Longmeadow was on the Connecticut Path, walked by settlers going west toward the upper Susquehanna River, two hundred miles away. It’s thought that John Chapman, around 1792, at the age of eighteen, set out with his half-brother Nathaniel, who was seven years younger, for this frontier. They paused in the Wilkes-Barre region for a year or two, then may have ventured south to the Potomac in eastern Virginia and dawdled along from there toward Port Cumberland, then, via Braddock’s Road, to the Monongahela, and on by 1797 to Pittsburgh, during what was now John Adams’ presidency. According to one story, they traveled up the Allegheny that fall to Olean, New York, in search of an uncle who was supposed to have built a cabin there, only to discover that he had pushed on west. With scant provisions, they took over his abandoned home, and nearly starved. What saved them, it’s said, is that while John hiked out to earn money for food, some passing Indians luckily dropped in on his brother and provisioned him and taught him to hunt. (We don’t know if John was already a vegetarian—which would have been a terrible disadvantage for both in enduring such a winter.)
In any case, the experience may have estranged the two. With the warm weather, they separated, Nathaniel, in his late teens, being old enough to strike off independently and to settle eventually on Duck Creek near Marietta in southern Ohio on the Ohio River, where by 1805 Nathaniel senior, the former minuteman, also moved with his family. The older Chapman, though a captain in time of war, had been an indifferent provider, and died in 1807. One of his daughters, named Persis, and nineteen years younger than “Johnny Appleseed,” later was to play an important and softening role in Johnny’s life; but there is little evidence that John and Nathaniel ever troubled to see much of each other again, until 1842. That was fifty years after they had sauntered out from Longmeadow together, and John, famous and cranky and old, with a “thick bark of queerness on him,” as Robert Price expresses it, and only three years short of his death, trudged east from Fort Wayne, Indiana, where he was living with Persis and her family, to Marietta, for a final reunion.
Mr. Price—who devoted, he says, the better part of twenty-five years to sifting the provable from unprovable legends about Johnny Appleseed—does not believe the Chapman boys ever went from Wilkes-Barre to Virginia. Indeed, with the affectionate overfamiliarity of an expert who has perhaps overmastered a subject, he slightly belittles the legends he does believe. But he ascribes adventures aplenty to them in the area of the upper Allegheny near Warren, in northwestern Pennsylvania, where he has found evidence they had moved by 1797. In the spring of 1798, along Big Brokenstraw Creek, Johnny may have planted his first apple seeds. Only four other settlers were in residence on the creek, but they were busy fellows who within ten years would be rafting pine logs clear to New Orleans. Johnny probably lost his patches of orchard land to a more aggressive citizen. The next season—his brother gone by now—he had moved fifty miles, to French Creek, another tributary of the Allegheny. He was an exceedingly vigorous soul, doubtless a whiz at wielding an axe (one posthumous legend has him competing with Paul Bunyan). This was a time of wrestling great oaks and stupendous pines, of big snowstorms, when reportedly he toughed out one winter holed up on an island on French Creek subsisting on butternuts alone. That spring, or another, he was so impatient to get an early start downriver that he set his canoe on a block of ice on the Allegheny, where it would not be crushed in the jams, and fell asleep and floated a hundred miles or so before he bothered to wake up.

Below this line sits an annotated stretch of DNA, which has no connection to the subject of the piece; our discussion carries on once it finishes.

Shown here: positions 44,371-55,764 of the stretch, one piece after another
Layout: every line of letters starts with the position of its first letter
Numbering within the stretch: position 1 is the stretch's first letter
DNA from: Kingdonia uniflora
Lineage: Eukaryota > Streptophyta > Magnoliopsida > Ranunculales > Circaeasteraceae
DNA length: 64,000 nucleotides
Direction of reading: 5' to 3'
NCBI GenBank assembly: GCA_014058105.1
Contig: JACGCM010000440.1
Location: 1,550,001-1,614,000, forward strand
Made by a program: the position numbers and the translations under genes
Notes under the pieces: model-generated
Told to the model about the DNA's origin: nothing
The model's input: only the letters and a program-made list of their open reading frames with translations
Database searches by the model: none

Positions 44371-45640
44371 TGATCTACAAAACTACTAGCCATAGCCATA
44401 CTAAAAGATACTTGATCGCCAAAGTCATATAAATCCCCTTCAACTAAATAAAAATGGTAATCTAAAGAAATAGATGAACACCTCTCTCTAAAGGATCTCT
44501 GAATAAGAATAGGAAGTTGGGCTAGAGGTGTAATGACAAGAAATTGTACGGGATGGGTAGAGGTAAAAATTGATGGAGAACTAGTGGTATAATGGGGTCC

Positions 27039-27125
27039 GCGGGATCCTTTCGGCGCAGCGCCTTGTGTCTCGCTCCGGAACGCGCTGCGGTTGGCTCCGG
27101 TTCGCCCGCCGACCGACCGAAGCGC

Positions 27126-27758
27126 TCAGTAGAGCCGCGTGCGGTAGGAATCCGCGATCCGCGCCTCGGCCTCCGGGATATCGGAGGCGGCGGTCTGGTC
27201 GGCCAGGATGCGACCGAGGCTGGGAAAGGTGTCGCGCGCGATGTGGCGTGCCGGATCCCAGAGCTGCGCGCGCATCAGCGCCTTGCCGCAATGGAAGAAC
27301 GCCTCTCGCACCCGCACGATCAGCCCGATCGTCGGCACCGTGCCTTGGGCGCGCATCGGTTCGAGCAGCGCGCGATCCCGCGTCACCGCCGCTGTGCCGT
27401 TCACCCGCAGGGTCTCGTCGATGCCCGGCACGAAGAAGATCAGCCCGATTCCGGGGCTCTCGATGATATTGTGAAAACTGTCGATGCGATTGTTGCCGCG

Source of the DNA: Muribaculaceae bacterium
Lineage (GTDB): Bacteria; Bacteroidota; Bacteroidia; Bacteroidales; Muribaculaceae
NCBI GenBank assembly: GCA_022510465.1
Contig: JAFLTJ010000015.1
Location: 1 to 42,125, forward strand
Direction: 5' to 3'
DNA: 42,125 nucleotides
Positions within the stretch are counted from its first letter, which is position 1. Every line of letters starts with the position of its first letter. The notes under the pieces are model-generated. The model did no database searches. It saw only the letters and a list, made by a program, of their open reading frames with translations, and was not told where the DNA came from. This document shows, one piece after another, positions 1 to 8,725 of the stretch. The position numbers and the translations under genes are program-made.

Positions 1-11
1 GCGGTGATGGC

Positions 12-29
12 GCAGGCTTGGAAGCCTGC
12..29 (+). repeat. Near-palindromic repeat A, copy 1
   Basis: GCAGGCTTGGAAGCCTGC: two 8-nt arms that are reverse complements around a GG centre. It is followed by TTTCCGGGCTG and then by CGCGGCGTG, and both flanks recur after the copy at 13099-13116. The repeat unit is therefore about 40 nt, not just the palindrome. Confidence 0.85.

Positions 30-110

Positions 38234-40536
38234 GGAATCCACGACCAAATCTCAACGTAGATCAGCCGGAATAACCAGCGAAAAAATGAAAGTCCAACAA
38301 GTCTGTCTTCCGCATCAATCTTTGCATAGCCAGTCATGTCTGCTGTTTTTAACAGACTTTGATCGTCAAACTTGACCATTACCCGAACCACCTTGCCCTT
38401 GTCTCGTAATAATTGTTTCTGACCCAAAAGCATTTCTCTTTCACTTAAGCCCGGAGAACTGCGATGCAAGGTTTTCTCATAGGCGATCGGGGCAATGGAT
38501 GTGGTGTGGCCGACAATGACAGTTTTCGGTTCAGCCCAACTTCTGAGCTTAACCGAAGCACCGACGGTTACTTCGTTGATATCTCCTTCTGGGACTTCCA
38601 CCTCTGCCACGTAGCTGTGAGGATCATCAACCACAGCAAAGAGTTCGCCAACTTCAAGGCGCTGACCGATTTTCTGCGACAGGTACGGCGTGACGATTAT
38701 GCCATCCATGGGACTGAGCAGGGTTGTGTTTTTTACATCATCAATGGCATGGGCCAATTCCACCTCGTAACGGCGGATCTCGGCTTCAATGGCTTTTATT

It was an element in the myth of Johnny Appleseed that he could doze off in the most dangerous circumstances—so calm he was. Once, in Seneca territory, he was being chased by a war party, before he had made his name favorably known to them, and as the story goes, he slipped into a swampy reedbed and lay with just his mouth above water, napping until the warriors gave up hunting him. In Ohio the Indians he knew were Delawares, Mohicans, and Wyandots, who were soon driven out of the state in the aftermath of the attacks they mounted (or allegedly hoped to mount) with British encouragement during the War of 1812. That summer and fall, with his woodcraft and marathon-endurance, John Chapman fulfilled a hero’s role, once racing thirty miles from Mansfield to Mount Vernon, Ohio, to summon reinforcements and arouse the white settlers to the peril posed by General William Hull’s surrender to British forces at Detroit. He spouted Biblical language, according to at least one witness, though inevitably there were some false alarms: “The spirit of the Lord is upon me, and he hath anointed me to blow the trumpet in the wilderness, and sound an alarm in the forest; for behold, the tribes of the heathen are round about your doors, and a devouring flame followeth after them.” This is the self-dramatist in him that made Casey Jones, John Henry, and Davy Crockett heroes also.
Casey Jones died from driving his locomotive faster than he ought to have. But Mr. Price reminds us that Chapman lived out his three score and ten years, and that the error of folklore is to simplify. The young buck strenuously logging, snowshoeing, existing on butternuts in the French Creek period, must have been quite a different figure from “Johnny Appleseed” practicing his kindnesses and charities during the two and a half decades he lived in Ohio and brought apples to Ashland, Bucyrus, Cohocton, Findlay, New Haven, Van Wert, and many another town on giveaway terms. Odd as he was—with the gossip that trailed him hinting that earlier in life he may have been kicked in the head by a horse—he seems almost to have passed for a solid citizen here. People didn’t mind him dandling their babies on his lap. He even suffered (we may infer) the very insignia of solid citizenship, a “mid-life crisis,” somewhere during the years from 1809 to 1824, when he would have been between thirty-five and fifty years old.